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Hopefully this is a good place to ask how to cut down on the rear end breaking loose in AX. I have a GXP with, DDM backbone, LV brace, probeam and ZOK front and rear swaybars running on RE -1 tires. I've tried lowering tire pressure, but does not seem to help. The AX course I run is fairly small with allot of tight turns. Any ideas would be appreciated.
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Gypsy1Sol
I will second what wspohn wrote about tire pressures. More pressure in the rear tires in relation to what the front air pressure is. There are several things that will make your car loose and your right foot is one of them. Assuming you have already have an AX alignment with a bit of rear toe in there will be a few things you can do to cure your oversteer condition.

1. 5 lbs more psi in the rear vs the front.
2. Stiffer front sway bar. Drill another hole in your ZOK bar.
3. Softer stock FE2 rear bar or just loosen or disconnect your rear ZOK sway bar.
4. More rear toe in.
5. Do you have dual adjustable shocks? More front compression and/or less rear rebound.
6. Less front to rear rake so your car corners out at 51/49 percentage of car weight front to rear.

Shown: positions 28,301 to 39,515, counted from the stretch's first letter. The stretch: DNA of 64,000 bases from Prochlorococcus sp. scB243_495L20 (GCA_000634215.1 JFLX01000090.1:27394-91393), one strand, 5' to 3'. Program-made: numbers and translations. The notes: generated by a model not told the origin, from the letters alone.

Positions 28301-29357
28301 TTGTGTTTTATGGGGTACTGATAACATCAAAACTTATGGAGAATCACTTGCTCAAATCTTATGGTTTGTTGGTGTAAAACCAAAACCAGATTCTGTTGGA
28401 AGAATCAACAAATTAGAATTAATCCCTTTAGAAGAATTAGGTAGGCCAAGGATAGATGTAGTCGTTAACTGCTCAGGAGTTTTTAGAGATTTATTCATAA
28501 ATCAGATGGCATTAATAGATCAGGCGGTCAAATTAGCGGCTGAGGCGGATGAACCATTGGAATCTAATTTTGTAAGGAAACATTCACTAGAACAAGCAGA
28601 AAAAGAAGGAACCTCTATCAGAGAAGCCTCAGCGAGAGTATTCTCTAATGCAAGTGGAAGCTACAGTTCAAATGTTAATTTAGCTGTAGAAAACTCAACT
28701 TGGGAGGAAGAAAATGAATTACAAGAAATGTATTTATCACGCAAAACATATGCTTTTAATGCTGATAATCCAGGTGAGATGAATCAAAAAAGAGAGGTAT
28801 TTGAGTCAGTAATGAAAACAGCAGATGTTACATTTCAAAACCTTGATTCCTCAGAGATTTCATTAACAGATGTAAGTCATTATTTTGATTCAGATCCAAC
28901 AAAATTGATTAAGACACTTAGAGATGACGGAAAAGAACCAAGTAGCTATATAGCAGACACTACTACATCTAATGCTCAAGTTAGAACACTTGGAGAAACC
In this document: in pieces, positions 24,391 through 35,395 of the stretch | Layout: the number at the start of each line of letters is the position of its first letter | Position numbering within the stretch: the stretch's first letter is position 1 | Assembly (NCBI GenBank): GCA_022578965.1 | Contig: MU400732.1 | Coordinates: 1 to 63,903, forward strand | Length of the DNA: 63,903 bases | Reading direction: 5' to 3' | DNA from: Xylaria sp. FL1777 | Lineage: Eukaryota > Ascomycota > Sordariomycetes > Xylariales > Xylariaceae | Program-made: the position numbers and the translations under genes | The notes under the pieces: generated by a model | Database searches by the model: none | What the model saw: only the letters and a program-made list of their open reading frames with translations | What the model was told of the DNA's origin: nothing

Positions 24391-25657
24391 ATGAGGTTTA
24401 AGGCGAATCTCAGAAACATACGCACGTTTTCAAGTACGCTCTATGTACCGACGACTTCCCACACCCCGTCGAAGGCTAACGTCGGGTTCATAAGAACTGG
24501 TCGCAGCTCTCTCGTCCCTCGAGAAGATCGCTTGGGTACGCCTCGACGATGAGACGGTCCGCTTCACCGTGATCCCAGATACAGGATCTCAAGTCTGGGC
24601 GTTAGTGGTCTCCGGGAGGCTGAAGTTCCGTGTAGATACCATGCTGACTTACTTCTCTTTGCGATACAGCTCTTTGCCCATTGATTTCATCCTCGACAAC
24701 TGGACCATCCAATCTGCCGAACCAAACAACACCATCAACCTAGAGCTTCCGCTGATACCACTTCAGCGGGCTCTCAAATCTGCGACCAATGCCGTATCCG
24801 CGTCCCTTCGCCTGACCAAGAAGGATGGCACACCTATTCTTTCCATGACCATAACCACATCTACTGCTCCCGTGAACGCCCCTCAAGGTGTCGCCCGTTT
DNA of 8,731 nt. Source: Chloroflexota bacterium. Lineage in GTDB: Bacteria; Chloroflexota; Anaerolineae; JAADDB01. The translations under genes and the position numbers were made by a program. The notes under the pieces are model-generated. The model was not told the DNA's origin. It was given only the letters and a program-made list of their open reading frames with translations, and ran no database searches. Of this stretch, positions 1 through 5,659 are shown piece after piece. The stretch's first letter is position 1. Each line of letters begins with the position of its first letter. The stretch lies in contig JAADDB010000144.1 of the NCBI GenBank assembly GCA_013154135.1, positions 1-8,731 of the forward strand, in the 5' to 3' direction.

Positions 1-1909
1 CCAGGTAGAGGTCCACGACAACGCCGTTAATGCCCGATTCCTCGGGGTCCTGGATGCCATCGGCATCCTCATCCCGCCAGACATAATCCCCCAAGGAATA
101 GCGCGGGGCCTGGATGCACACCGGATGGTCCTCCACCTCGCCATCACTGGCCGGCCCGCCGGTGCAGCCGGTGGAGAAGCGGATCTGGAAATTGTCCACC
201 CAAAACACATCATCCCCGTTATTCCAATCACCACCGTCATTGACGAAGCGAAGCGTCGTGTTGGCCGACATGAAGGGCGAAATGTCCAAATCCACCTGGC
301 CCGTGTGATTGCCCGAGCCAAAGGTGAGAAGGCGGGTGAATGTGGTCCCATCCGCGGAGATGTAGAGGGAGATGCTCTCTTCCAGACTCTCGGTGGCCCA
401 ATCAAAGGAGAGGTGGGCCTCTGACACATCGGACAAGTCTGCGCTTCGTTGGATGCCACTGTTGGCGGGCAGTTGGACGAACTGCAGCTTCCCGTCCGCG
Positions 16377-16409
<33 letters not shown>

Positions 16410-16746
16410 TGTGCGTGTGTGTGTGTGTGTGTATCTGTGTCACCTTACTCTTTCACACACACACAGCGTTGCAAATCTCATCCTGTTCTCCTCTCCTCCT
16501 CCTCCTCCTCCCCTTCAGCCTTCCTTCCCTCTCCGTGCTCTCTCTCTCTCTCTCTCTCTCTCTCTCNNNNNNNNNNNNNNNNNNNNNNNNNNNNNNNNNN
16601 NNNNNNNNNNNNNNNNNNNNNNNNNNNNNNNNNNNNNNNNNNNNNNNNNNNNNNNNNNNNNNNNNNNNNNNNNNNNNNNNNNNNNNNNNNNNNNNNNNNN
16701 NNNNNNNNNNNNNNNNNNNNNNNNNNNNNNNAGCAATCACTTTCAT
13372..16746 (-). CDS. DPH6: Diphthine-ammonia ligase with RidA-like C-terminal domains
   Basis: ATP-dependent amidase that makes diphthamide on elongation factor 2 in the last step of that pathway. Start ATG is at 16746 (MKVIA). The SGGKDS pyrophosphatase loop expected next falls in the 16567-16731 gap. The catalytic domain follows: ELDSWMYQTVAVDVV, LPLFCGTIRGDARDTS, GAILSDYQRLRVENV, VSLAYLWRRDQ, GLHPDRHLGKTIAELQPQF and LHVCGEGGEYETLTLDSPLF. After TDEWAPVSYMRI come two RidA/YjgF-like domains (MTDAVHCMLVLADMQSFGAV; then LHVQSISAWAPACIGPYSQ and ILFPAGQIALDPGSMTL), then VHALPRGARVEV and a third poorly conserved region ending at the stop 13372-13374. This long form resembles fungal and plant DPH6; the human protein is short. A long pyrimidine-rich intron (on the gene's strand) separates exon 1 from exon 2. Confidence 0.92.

7. Brake sooner and roll back into the throttle sooner and get your front tires pointing straight ahead before using full throttle.

One or more of these suggestions will help you. Good luck.
 

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Considering tires are probably the most important part of the equation for AX, on the solstice with a proper set up and inherent specs it is quite neutral, I found it very odd the OP has never mentioned anything. He may still be stock (crazy, but like me unfortunately). Is he stock, high performance, new, old, DOT race, slick, oversize and if so how much, etc, etc. Until then I would recommend considering all recommendations so far as secondary.
 

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He posted he was running RE-1 tires, or at least that is what he/she seems to post.